Pizza Math Makes for Delicious Learning

Here's your nightly math! Just 5 quick minutes of number fun for kids and parents at home. Read a cool fun fact, followed by math riddles at different levels so everyone can jump in. Your kids will love you for it.

Pizza Math Makes for Delicious Learning

August 1, 2013

Around my house, “Can we order pizza?” is a common request. If your kids enjoy pizza, they’ll devour pizza math. When it comes to building math vocabulary and an understanding of fractions, this activity is quite filling.

Materials  or  “Ingredients”
• Paper Plate
• Crayons/Markers
• Scissors (optional)
• Construction Paper (optional)
• Large round plate to trace (optional)

1. Before your pizza gets messy, take a look at the plate. Ask your younger kids to identify the shape of the plate (circle). Ask big kids if they know the term for a line that runs from one edge of the circle to the other that includes the midpoint (diameter). Have  fun with your paper pizza dough–try to spin it and toss it and catch it like a real pizza chef!

2. Ask the older kids if they can come up with a way to find the plate’s midpoint. (One possible way: If you fold the plate in half, you will create a diameter. The place where two diameters meet is the midpoint.)

With all kids: Fold the plate in half and then fold the half circle in half again and then fold the circle in half again. Unfold and flatten the plate again. You will need these folds later to mark the slices.

3. Now, prepare your pizza. Color the outer rim of the plate a pizza crust brown. Then, color in some red sauce near the crust and color the rest of the plate a cheesy light yellow.

4. Using a red or black marker or crayon, “cut” your pizza pie by drawing lines along the fold marks. Ask little kids to count the number of slices in your pizza (there should be eight). Have little kids label each slice 1 through 8.

5. Add “toppings” with construction paper or markers. Fun toppings might include tomato pepperoni, green pepper slices or spinach, black olives, and grey or brown mushrooms.

Ask little ones to count how many different toppings they add and the total number of toppings (we added 24), add one per slice, or add the number of toppings to match up with the numbered slice. For example, place one topping on slice 1, two toppings on slice 2, and so on.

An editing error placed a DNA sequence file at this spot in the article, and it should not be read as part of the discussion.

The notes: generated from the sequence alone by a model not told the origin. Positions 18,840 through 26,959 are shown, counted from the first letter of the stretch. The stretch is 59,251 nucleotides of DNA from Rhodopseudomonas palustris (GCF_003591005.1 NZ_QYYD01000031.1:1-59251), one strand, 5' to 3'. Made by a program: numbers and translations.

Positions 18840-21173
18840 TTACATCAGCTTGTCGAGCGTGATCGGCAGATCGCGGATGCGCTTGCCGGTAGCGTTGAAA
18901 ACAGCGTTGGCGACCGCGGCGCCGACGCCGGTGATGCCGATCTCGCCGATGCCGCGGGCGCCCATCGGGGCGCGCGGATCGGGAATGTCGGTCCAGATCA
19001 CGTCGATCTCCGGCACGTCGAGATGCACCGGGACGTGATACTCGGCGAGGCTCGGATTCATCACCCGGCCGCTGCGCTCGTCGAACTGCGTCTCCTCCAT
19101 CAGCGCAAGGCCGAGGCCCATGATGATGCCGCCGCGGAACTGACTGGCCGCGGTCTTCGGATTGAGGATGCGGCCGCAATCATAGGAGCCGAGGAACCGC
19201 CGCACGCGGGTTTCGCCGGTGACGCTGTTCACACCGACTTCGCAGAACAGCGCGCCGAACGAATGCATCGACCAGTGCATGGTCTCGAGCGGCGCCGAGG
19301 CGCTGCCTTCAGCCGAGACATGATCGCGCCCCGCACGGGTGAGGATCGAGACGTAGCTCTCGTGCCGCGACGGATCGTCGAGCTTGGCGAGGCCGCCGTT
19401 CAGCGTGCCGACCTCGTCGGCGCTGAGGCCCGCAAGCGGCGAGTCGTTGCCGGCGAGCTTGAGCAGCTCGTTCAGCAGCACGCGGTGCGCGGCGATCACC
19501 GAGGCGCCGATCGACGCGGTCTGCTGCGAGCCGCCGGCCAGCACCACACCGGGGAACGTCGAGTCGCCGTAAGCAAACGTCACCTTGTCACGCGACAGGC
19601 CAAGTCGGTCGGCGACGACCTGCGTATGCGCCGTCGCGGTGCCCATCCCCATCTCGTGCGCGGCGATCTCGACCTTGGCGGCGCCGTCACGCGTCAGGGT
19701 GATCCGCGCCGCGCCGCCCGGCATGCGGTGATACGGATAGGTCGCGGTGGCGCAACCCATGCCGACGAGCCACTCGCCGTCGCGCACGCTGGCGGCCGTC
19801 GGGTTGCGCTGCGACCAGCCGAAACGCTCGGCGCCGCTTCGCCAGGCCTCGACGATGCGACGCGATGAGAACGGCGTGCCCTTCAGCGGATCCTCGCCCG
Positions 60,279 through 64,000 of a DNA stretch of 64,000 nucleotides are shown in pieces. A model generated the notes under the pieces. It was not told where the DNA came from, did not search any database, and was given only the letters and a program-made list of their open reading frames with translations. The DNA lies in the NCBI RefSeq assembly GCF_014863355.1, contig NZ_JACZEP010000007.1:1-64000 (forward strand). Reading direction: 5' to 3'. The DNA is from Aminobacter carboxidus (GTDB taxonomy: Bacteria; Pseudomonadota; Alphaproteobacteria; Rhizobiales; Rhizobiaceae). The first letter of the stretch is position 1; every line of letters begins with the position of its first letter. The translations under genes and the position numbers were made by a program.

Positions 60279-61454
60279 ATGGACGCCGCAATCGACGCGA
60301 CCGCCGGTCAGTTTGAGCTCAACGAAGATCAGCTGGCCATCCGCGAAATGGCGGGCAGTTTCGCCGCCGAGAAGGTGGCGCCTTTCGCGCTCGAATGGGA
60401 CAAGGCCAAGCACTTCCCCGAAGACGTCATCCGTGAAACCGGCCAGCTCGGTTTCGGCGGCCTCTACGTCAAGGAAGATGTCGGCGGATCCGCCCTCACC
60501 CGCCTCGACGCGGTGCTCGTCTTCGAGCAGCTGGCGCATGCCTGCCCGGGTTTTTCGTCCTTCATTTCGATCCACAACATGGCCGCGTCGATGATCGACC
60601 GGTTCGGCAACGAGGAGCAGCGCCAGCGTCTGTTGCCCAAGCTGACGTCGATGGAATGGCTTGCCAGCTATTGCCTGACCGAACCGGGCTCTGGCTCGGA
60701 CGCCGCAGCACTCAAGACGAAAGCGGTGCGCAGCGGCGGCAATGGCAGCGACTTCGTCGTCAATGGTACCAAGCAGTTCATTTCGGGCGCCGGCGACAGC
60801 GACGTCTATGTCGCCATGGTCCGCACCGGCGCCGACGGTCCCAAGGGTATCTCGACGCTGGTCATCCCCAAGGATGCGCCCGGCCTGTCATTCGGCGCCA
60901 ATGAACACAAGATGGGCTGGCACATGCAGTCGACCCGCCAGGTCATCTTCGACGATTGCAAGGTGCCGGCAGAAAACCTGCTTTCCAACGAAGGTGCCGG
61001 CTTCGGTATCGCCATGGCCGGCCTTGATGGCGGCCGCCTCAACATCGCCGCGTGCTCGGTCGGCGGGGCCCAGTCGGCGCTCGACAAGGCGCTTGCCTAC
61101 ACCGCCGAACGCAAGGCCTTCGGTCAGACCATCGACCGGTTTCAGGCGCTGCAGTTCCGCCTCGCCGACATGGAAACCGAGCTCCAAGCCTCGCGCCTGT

Big kids can figure out how many toppings there are by multiplying (we added 3 toppings per slice for a total of 24) or how to divide the toppings evenly (if you have 24 toppings, each slice gets 3 toppings).6. (Optional) If you’re working with big kids, allow them to actually cut the pizza into fractions using scissors. First, cut your pizza in half. Then, cut one half into quarters. Finally, cut one of the quarters into eighths. Have your kids label these fractions on the pizza. Now it’s time for a crucial math question: ask our kids if they would prefer 2/8 of the pizza or 1/4 of the pizza (My kids said, “Both are two slices! It is the same thing!”).

7. (Optional) Prepare your plate. Take a large piece of construction paper and trace a larger plate in the center. Color in your table cloth around the plate. You could even use a ruler to measure off a red checked pattern. Glue your pizza onto the plate. Add a napkin and some flatware if you’re feeling fancy.

If your kids had fun making paper plate pizzas, try making your own edible pizzas at home with the same mathematical challenges. Or, next time you order pizza, let your kids do the math and add their own toppings.

Pizza math is a great way to make math yummy. On your next trip to the pizza parlor, here’s a fun Bedtime Math pizza problem to solve while you wait for your meal.


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About the Author

Candace Lindemann

Candace Lindemann, of Naturally Educational, is a nationally recognized and quoted educational expert and published children’s writer who holds a B.A. from Yale University and an M.Ed. from the Harvard Graduate School of Education,

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